When I was a kid I was easily excitable. Okay, overly excitable. I was frequently called “hyperactive.” The approach of Christmas was more than my limited ability to control myself could handle. During the month of December, when the hymns changed to Christmas carols, I became so wired that I vibrated the entire pew as I attempted to sit through church. People chose to avoid or join the row I sat on based on whether they feared motion sickness or hoped to get a free, vibrating massage during the service.
By Christmas eve I was entirely unable to sleep. I tried desperately to fall asleep so Christmas would be there sooner. But the minutes ticked by like hours. When I did fall asleep I would wake two or three hours later, say at 4:00 in the morning. There was no way I was falling asleep again, I was ready to bolt to the living room. That’s why my parents locked me in the basement on Christmas eve. I am not kidding; my siblings and I were locked in the basement until my parents awoke and set us free.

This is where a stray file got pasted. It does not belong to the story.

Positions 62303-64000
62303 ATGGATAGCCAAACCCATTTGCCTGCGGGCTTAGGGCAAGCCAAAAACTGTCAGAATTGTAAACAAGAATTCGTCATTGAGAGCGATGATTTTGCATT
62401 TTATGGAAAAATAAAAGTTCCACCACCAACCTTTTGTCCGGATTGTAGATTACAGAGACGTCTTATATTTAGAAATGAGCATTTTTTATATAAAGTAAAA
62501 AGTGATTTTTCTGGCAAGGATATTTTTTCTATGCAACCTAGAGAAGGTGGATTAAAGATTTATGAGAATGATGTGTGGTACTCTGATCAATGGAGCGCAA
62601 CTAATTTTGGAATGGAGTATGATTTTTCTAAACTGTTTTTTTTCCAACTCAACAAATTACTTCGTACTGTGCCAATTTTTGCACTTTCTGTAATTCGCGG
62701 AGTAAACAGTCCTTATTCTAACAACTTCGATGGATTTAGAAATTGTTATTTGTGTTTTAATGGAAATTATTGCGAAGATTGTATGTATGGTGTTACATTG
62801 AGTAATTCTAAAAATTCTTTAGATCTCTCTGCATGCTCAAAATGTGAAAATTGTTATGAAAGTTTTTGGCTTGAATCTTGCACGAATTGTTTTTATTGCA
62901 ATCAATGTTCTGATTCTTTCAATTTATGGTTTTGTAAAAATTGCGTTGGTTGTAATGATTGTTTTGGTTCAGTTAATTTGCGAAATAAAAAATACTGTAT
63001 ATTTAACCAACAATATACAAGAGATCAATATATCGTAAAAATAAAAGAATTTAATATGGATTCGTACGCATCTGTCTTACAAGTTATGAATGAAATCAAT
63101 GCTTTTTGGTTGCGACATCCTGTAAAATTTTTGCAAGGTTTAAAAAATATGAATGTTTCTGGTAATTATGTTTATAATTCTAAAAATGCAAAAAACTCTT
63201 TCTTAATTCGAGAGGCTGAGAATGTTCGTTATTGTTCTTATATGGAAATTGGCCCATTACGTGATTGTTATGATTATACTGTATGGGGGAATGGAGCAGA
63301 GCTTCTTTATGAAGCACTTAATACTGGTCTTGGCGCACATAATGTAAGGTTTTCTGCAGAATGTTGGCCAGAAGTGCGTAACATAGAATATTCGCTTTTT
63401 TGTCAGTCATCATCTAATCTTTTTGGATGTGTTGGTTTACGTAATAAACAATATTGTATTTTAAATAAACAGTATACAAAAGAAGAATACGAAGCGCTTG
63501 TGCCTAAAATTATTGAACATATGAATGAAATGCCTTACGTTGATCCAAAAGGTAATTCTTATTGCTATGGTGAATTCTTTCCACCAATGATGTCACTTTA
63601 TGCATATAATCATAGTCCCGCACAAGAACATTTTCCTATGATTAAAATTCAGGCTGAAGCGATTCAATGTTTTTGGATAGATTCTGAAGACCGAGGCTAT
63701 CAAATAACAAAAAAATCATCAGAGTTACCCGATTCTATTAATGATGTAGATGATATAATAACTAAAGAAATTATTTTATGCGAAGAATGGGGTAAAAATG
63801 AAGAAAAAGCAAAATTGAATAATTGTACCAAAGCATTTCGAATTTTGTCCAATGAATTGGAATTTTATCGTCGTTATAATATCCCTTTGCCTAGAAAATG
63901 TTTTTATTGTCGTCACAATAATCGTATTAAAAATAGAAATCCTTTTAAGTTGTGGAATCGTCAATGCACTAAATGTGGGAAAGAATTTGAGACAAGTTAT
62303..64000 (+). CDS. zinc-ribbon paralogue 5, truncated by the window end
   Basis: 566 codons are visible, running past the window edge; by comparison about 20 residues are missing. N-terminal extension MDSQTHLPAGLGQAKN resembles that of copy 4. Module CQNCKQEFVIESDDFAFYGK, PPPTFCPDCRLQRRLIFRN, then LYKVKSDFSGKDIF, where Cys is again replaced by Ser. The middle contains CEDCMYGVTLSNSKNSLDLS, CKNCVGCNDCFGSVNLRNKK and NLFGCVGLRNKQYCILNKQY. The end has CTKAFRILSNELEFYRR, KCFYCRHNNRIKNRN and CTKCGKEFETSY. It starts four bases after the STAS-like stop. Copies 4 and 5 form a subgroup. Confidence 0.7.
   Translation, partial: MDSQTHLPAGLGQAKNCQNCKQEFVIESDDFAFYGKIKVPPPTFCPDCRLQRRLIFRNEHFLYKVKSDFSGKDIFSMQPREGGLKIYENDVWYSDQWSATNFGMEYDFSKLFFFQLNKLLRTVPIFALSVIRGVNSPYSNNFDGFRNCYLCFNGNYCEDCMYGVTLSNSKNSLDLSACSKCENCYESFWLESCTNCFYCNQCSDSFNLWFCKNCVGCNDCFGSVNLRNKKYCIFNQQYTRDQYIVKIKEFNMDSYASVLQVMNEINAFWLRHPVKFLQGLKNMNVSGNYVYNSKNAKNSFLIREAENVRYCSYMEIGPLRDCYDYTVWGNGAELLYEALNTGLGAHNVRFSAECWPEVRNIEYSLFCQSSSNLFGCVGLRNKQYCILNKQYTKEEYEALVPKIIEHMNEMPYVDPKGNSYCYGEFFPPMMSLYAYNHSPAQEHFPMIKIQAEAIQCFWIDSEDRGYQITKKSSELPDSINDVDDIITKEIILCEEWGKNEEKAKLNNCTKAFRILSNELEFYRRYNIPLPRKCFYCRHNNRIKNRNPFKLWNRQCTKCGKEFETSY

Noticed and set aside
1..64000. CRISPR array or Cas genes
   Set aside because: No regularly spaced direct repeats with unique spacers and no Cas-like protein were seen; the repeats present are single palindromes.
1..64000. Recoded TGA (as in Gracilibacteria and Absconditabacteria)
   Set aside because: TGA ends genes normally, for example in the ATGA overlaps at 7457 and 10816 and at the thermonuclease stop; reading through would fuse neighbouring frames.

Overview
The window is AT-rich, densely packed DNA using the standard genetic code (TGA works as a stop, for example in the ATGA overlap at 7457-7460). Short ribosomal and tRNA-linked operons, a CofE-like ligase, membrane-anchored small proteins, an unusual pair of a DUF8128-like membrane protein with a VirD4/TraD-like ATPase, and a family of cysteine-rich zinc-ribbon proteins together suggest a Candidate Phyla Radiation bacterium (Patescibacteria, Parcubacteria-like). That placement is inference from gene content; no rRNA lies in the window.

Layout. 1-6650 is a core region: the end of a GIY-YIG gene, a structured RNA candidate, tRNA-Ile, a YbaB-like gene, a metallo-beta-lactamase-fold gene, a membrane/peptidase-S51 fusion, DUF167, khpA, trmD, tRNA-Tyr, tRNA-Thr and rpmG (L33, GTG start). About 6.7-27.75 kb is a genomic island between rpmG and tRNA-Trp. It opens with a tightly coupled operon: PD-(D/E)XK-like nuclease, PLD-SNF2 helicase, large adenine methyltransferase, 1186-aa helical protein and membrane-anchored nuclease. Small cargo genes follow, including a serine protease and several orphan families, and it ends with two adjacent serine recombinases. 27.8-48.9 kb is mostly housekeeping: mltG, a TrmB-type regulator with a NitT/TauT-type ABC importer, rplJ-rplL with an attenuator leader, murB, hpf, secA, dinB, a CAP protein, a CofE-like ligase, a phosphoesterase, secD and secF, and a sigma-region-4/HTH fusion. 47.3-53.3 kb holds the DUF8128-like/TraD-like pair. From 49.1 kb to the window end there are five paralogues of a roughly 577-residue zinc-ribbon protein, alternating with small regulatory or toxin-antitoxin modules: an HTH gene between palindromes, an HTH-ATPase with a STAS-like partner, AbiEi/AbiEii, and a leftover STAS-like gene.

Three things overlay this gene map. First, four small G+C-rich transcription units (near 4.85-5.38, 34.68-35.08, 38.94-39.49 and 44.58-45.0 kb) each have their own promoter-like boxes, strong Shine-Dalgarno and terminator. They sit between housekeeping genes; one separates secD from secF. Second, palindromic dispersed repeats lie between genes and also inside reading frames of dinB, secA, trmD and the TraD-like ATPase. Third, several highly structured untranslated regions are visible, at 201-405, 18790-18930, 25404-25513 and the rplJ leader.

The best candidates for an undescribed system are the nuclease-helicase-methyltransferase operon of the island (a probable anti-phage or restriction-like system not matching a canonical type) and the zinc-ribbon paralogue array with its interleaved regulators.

When I was 14, I decided that I did not want to spend another Christmas eve staring at the ceiling. So I played it cool. No joining in singing when a Christmas song came on the radio. No wondering what I would get that year. I ignored all the festivities around me. On Christmas eve, just as I’d hoped, I was able to fall asleep easily. It was a younger sibling, not myself, that woke me up the next morning. Then I went upstairs to greet the joy of Christmas morning. Except…it wasn’t there. Try as I might, I could not get excited about Christmas that year. I had killed Christmas, and it was my own doing.
We’ve all been there; too busy, not enough money, people arguing over tiny things. In spite of it all, I am trying to be excited this year. I sing with the carols and try to let little things go. It’s not going to be a perfect Christmas, probably not even close. But I hope I am up all night staring at the ceiling anyway.